He was being swept along in the cheering, swirling, happy mob. Tall and strapping, he barreled along, down the dingy hotel corridor, down the steps to the lobby, hugging and being hugged by all who could reach him in that struggling mass. The banter and laughter never stopped around Dick Donahue, a figure from the past, one of John F. Kennedy's Irish mafia who came out of political retirement to help the younger brother, Teddy. And, finally, there was something for the Kennedyites to cheer about Tuesday: the stunning upsets in New York and Connecticut.

As he hit the lobby, Donahue, Kennedy's New York campaign director, was surrounded by bearded Hasidic and Orthodox Jews, wearing their black hats and yarmulkes. The Boston Irishman loomed over them, reached out for them. More hugs. "We broke it! We did it!" Shouted Rabbi Israel Steinberg, whose heavily Jewish district went 4 to 1 for Kennedy. The Jews of New York -- who represent one-third of the city's Democratic Party -- had flocked to Kennedy in a strong anti-Carter vote. The overshadowing issue for them was Carter's bungled U.N. vote.

"We were the only friends you had -- and now you'll have a lot of friends," said one rabbi, almost wistfully. Donahue put his arm around him and, in the outrageous humor of the moment that comes from a closeness born in an uphill battle, said, "Yeah, you were there when we needed you." But God forbid this should spill over into sentiment, and so Donahue tapped him lightly on the chin with his fist and said, "Now you're just a bunch of pushy Jews." No one laughed harder than the rabbis.

Out in the street, Kennedy workers who could not get into the crowded hotel reached for Donahue's hand. "Congratulations! You did it." Donahue responded with "We did it -- you and you and you."

Later, Donahue sits quietly in a dimly lit bar. "I'll have wine straight up, about three gallons of it," he tells the waiter. Donahue, who took over the failing New York campaign in December, had read the continuing sagas about it being a disaster operation and now he was having the last laugh.

"You know how we did it? I'll tell you how we did it. No one counted on the starkness of the ballot box. They had no place to hide."

There was no "uncommitted." There was no "no preference." Just Jimmy and Teddy to choose from.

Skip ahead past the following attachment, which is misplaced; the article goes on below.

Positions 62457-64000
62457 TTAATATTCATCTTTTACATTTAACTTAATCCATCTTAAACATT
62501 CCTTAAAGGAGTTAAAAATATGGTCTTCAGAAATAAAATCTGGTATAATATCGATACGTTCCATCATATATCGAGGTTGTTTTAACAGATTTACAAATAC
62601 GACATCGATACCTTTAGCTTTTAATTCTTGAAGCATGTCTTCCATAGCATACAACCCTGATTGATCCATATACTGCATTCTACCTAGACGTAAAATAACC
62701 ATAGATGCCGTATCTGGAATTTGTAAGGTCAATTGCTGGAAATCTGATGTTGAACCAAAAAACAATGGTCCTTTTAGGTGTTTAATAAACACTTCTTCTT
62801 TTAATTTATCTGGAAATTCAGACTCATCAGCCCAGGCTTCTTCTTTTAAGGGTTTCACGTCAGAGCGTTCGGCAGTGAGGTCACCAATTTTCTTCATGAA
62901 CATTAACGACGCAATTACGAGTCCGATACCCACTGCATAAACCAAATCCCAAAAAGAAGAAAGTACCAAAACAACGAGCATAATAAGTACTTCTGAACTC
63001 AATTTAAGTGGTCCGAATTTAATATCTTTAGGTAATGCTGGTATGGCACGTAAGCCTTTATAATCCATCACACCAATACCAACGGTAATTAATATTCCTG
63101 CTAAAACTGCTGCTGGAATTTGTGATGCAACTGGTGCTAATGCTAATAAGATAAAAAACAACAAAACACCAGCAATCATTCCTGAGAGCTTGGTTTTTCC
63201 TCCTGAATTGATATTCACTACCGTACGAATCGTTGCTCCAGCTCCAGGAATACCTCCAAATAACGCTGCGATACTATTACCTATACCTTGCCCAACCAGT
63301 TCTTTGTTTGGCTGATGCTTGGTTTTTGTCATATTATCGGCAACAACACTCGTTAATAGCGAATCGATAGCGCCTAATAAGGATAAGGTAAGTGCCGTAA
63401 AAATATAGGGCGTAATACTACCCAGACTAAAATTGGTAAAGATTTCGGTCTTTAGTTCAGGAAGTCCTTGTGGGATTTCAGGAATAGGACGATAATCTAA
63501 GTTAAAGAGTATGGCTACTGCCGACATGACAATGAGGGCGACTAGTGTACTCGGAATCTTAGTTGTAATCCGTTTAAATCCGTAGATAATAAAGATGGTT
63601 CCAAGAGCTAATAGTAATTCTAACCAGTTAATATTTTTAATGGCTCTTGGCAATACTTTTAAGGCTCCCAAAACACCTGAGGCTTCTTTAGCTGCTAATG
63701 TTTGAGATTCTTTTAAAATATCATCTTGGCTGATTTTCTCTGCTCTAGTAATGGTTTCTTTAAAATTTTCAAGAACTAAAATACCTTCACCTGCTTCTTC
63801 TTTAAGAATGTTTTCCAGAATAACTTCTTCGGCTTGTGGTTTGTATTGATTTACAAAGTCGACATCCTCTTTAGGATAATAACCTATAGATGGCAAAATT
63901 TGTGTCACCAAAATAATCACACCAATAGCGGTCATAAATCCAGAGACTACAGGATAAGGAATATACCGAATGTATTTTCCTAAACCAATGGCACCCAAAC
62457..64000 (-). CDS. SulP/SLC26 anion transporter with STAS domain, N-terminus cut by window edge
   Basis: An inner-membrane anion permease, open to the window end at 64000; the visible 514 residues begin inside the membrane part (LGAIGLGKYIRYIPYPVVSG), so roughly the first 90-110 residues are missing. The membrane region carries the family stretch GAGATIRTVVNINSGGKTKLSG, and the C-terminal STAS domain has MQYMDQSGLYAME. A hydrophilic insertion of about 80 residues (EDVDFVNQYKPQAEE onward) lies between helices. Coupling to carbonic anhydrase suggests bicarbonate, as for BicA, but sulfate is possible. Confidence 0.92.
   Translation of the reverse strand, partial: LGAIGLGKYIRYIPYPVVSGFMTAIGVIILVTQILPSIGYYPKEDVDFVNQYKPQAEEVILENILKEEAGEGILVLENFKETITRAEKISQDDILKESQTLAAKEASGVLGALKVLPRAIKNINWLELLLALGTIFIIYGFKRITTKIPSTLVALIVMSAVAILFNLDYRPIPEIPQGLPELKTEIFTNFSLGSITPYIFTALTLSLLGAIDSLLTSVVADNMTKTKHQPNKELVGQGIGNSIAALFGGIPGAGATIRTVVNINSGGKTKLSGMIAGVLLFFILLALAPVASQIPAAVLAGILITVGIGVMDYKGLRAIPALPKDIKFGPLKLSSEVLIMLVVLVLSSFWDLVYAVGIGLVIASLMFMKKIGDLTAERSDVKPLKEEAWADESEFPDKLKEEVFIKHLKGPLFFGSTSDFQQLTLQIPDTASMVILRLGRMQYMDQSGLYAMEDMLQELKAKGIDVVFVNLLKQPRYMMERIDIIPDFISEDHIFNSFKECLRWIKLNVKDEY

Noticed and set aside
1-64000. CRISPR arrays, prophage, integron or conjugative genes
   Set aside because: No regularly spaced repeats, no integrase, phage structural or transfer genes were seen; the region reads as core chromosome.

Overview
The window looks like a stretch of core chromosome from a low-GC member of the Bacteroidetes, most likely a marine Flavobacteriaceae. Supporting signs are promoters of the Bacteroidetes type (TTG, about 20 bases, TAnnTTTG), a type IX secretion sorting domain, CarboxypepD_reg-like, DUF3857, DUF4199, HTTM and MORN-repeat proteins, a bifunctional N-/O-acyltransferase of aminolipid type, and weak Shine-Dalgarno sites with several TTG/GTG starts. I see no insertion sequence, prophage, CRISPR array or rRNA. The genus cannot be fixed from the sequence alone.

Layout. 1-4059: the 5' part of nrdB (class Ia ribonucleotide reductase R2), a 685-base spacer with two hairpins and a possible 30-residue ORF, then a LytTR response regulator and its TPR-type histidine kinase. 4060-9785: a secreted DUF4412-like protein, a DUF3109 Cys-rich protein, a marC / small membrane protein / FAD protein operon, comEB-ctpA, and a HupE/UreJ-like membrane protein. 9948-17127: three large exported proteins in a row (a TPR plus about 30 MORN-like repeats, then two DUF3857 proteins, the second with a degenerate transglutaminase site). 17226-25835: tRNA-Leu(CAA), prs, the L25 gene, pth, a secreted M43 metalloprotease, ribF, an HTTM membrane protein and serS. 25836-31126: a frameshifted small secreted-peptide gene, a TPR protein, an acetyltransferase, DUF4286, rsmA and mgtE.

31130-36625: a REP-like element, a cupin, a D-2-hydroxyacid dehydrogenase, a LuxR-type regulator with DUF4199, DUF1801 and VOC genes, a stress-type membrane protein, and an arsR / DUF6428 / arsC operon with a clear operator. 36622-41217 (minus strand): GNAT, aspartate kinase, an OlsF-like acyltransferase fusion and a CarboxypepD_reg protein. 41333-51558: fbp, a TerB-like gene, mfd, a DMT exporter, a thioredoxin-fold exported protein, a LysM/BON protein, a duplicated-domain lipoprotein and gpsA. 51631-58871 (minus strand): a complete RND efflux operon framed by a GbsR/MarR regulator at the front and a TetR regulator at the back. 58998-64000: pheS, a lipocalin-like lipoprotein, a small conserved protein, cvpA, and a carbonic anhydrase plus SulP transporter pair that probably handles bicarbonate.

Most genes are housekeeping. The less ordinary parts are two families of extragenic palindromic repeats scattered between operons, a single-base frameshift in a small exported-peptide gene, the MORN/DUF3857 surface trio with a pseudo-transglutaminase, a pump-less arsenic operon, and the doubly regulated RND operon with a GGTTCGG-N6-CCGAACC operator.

"That was our best ploy," said Donahue, gloating slightly. He said that the Kennedy staff convinced the Carter staff that "uncommitted" or "no preference" no the ballot would be a refuge for Sen. Pat Moynihan and Gov. Hugh Carey to bring delegates loyal to them to the August convention. "So they spent $20,000 of their own money for lawyers to throw 'no preference' and 'uncommitted' off the ballot, thank God. We only had enough money to knock Brown off the ballot."

Donahue's theory was that when faced with the choice, the more liberal Democrats and those recently disaffected with Carter, not being able to vote "no preference," would swing to Kennedy.

Leave the voters no place to hide: Wasn't that strategy brilliant?

"No," said Donahue, his red moon-face triumphant. "That's Irish!" New York Romance

It is a tableau from the past; the kind of victory night the Kennedys once felt was their due but had not seen these 12 years now.

There are tougher primaries ahead and one victory night does not a nomination make. They are unorganized in many states; Pennsylvania is the next crucial test and questions about Kennedy's character may loom again. But Tuesday resuscitated a dying campaign, and for now that was enough.

The clan was everywhere . . . Bobby Jr., repeating for the clustering press his uncle's theme that Carter was living in a house of cards and that it was collapsing. "Over 700 delegates will be picked June 3 [in California, New Jersey and Ohio] and by that time 3 million more Americans will be unemployed" . . . Jackie Onassis moving in, wide-eyed, surrounded by the senator's aides . . . Teddy Jr. grinning under a mop of curls . . . Pat Lawford saying that she hoped the criticisms of Teddy's character would be lessened now. "People who hate my brother I just can't believe. He is the gentle, most loved person in the family . . . ."

For two hours, reporters fought for and guarded spaced in the crowded, cheapest hotel room the financially strapped Kennedy campaign could find. It had surely never seen five stars; it was thick with the muskiness of a thousand Willy Lomans.

Then came the senator. At first, the smile played softly as Kennedy said, "I love New York -- and I love Connecticut, too." Gone was the forced stridency, the forced heartiness that crept into his voice on losing nights.

He spoke seriously. "Voters of New York and Connecticut were voting for their families, voting for their children, voting for their jobs, voting for their parents. They were sending a very clear and powerful message across this country, they can no longer afford the inflation rate. They are questioning the whole quality of their lives. The message they sent is this administration has just failed them . . . .

"The Democratic Party has always been the party of economic democracy and social progress. The Democratic Party never be successful if it tries to out-Republican the Republican Party."

The light touches that emerged during the dark days of defeat were there in victory. Walter Cronkite slipped and called him President Kennedy; Kennedy then turned to an interviewer and, as if prodding her with a helpful hint, he said, "He, uh, said President Kennedy." Asked if this was a trend, he said, "I hope so." As laughter started, he cracked, "I like this trend better than the last one."